Commercial publishers are still going to have to pay for a proper licence, so Getty will hope its bottom line won’t be affected, but photographers, relying on Getty for cash from those licensing deals, may well wonder where this will end. There’s a blogpost from the British Journal of Photography here, and more reaction from Business Week and the BBC.

There’s more about exactly how it all works on the Getty website here.

And just because I can, here’s a picture from the Getty archive of the last time Crimea was the focus of the world’s attention; Churchill, Roosevelt and Stalin at the Yalta Conference of February 1945.

 

News Rewired: February 2014

I was at Journalism.co.uk’s latest News Rewired conference in London last Thursday. As is often the case at these events, I learned a new word. This time it was ‘dronalism’ which I heard casually bandied around during a session on drones for news, as if it was an entirely normal thing to say.

Peter Bale from CNN demonstrated the above video of the wreck of the Costa Concordia, which they broadcast after buying it from Team BlackSheep. As cool as it undoubtedly is, I thought Bale was pleasingly candid when he said that drones would be all the rage in TV newsrooms for a while, but that things would die down when editors got tired of them and realised they only really add a dimension to certain stories.

Mobile in general was the key theme of much of the day, and several speakers mentioned the new benchmark being reported across leading news websites including BBC News – that visits from mobiles and tablets taken together have now overtaken those from desktops and laptops.

Matt Danzico of the BBC, and one of the brains behind its new Instafax service on Instagram, said it would be the template for Auntie’s offerings on all social media away from Facebook and Twitter. He pointed out that putting text on a short-form video is often a better solution for mobile than the traditional TV package mixture of clips and a voice over, because people like to watch these things in public and don’t want to send sound booming across the bus queue.

Amid all the well-received show-and-tells, the only real note of tension came whenever the issue of online copyright came up. The keynote speech from BuzzFeed’s ‘cat guy’ Jack Shepherd was smooth and mostly went down very well, the gif-based fun only draining away a touch when someone asked about whether they had the proper permissions for every single one of those images.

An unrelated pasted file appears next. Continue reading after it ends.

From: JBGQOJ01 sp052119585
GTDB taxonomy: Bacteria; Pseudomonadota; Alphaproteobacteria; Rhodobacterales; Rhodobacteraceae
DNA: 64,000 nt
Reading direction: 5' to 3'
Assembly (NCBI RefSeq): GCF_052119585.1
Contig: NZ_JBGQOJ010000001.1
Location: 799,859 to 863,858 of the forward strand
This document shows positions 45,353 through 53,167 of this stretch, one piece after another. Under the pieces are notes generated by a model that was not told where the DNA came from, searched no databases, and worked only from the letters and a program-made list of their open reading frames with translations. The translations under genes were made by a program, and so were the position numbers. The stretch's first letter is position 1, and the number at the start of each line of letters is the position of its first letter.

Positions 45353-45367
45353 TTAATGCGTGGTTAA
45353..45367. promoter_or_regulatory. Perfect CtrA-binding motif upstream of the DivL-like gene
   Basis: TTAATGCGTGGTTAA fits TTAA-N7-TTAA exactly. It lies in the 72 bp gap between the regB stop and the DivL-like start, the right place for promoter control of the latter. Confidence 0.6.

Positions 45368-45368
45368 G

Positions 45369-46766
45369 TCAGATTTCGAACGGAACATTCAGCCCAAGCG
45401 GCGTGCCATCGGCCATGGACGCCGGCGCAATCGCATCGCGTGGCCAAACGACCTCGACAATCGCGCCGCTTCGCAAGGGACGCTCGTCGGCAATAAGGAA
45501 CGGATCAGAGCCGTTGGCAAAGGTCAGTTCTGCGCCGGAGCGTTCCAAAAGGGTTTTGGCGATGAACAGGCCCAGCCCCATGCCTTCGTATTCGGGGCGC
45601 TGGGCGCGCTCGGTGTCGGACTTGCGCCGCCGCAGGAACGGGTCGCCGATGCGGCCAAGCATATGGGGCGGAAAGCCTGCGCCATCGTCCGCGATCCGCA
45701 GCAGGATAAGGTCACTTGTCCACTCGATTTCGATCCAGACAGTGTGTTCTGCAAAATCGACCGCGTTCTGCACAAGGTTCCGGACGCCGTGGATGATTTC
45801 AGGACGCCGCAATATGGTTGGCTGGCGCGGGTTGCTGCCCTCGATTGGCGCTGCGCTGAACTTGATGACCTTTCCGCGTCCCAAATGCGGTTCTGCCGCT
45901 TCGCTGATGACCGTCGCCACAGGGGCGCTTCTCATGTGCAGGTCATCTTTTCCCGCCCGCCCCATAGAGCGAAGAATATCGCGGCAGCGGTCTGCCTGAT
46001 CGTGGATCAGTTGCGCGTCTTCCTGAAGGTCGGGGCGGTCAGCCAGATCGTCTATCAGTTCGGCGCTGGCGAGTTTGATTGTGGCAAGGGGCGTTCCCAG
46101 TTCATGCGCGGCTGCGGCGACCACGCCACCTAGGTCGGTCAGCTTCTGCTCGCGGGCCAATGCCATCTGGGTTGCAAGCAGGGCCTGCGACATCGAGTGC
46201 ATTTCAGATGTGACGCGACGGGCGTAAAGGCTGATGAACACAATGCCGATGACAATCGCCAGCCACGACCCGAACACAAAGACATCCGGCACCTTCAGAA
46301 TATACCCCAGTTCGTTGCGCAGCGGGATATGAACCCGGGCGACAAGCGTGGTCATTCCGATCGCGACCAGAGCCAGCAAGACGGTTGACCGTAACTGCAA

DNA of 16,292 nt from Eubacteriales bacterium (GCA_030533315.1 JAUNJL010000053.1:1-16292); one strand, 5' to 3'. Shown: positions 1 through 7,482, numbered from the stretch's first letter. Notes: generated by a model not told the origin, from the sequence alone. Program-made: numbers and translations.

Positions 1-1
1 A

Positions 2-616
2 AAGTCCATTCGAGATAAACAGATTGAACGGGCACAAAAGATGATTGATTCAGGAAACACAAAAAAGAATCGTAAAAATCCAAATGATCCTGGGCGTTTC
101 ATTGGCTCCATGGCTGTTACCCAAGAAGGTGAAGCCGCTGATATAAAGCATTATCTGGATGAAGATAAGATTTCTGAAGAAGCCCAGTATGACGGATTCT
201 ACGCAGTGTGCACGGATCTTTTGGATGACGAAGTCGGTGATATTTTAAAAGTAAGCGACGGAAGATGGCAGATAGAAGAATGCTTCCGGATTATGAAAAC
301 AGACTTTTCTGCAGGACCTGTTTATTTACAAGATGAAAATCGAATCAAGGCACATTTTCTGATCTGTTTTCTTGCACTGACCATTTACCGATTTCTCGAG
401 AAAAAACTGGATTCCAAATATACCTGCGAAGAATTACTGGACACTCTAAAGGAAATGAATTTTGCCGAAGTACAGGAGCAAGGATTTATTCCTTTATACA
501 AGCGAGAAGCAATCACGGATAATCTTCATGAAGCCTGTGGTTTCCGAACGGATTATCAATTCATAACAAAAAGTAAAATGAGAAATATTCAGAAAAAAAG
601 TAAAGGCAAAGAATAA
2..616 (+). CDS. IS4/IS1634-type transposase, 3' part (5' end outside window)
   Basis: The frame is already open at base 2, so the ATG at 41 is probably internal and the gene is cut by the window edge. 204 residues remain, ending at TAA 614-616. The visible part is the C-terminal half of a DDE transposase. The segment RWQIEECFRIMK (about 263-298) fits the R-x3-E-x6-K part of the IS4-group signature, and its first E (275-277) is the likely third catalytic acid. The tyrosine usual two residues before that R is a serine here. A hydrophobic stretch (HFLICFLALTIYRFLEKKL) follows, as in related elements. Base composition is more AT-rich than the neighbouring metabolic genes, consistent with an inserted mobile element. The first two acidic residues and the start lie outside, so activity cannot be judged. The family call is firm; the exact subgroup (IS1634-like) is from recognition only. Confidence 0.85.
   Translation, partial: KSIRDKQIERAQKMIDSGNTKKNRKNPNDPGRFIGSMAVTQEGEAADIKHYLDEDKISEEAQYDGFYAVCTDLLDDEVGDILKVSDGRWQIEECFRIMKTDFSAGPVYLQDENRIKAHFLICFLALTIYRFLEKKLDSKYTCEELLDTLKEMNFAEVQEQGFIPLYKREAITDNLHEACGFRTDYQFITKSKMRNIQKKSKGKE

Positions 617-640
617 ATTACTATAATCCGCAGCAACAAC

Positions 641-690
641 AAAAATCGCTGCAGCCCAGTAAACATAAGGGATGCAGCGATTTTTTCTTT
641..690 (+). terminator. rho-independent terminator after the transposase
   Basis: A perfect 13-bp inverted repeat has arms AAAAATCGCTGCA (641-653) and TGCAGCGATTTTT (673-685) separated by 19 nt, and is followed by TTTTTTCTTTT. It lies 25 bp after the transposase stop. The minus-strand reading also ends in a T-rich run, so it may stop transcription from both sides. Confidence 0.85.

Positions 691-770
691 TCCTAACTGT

The same went for Hannah Waldram’s similarly enjoyable presentation on Instagram. Persistent questions from one freelancer about the company’s treatment of the metadata of the images uploaded to its app turned the mood in the room a bit sour. Waldram said that it was still an emerging debate, and someone called out: “Yes, and you’re right in the middle of it!” Only idiots go to media conferences and make predictions, so here’s mine: this is one talking point we’re going to be discussing a lot more.

There’s more information about News Rewired at its website.

Storify: BBC Sport Online v Newspaper Websites

I spotted an interesting discussion on Twitter, which has stretched over several days since last week. It’s about the scope of BBC Sport’s online activities, and its impact on newspaper websites. The debate is mostly between Matt Slater of BBC Sport and Matt Scott, former sports reporter with the Guardian and Daily Telegraph, with some others chipping in.

There were some interesting points made on both sides, so I thought I’d collect the tweets together in a Storify. It was slightly tricky because there were various threads to the debate going on at the same time, but I think I’ve more or less managed to get things into a coherent order.

Using Buzzfeed In The Classroom

The BuzzFeed Community dashboard.

The BuzzFeed Community dashboard.

We’ve had a group of A-level students from Sheffield College at the University of Huddersfield today, having a Focus Day in the Journalism and Media department. They’ve each taken part in a series of hour-long workshops on different aspects of our teaching, and I led the sessions on social media.